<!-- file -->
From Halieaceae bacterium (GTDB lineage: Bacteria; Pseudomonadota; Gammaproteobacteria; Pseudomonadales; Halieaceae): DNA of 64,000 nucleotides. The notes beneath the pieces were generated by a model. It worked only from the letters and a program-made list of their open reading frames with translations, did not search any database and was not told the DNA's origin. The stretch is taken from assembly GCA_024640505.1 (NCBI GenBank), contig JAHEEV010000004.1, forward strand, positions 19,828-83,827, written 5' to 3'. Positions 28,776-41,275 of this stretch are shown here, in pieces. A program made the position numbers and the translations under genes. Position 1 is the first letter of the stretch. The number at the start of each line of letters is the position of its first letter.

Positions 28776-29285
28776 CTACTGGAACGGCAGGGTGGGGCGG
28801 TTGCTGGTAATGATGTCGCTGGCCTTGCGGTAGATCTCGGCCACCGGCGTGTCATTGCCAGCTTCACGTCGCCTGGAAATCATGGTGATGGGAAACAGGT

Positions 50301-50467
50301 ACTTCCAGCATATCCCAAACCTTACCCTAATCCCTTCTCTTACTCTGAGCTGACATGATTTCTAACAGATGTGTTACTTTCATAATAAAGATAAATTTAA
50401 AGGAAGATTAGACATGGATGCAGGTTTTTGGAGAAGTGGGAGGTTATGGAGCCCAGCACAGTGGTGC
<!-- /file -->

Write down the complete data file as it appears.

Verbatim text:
From Halieaceae bacterium (GTDB lineage: Bacteria; Pseudomonadota; Gammaproteobacteria; Pseudomonadales; Halieaceae): DNA of 64,000 nucleotides. The notes beneath the pieces were generated by a model. It worked only from the letters and a program-made list of their open reading frames with translations, did not search any database and was not told the DNA's origin. The stretch is taken from assembly GCA_024640505.1 (NCBI GenBank), contig JAHEEV010000004.1, forward strand, positions 19,828-83,827, written 5' to 3'. Positions 28,776-41,275 of this stretch are shown here, in pieces. A program made the position numbers and the translations under genes. Position 1 is the first letter of the stretch. The number at the start of each line of letters is the position of its first letter.

Positions 28776-29285
28776 CTACTGGAACGGCAGGGTGGGGCGG
28801 TTGCTGGTAATGATGTCGCTGGCCTTGCGGTAGATCTCGGCCACCGGCGTGTCATTGCCAGCTTCACGTCGCCTGGAAATCATGGTGATGGGAAACAGGT

Positions 50301-50467
50301 ACTTCCAGCATATCCCAAACCTTACCCTAATCCCTTCTCTTACTCTGAGCTGACATGATTTCTAACAGATGTGTTACTTTCATAATAAAGATAAATTTAA
50401 AGGAAGATTAGACATGGATGCAGGTTTTTGGAGAAGTGGGAGGTTATGGAGCCCAGCACAGTGGTGC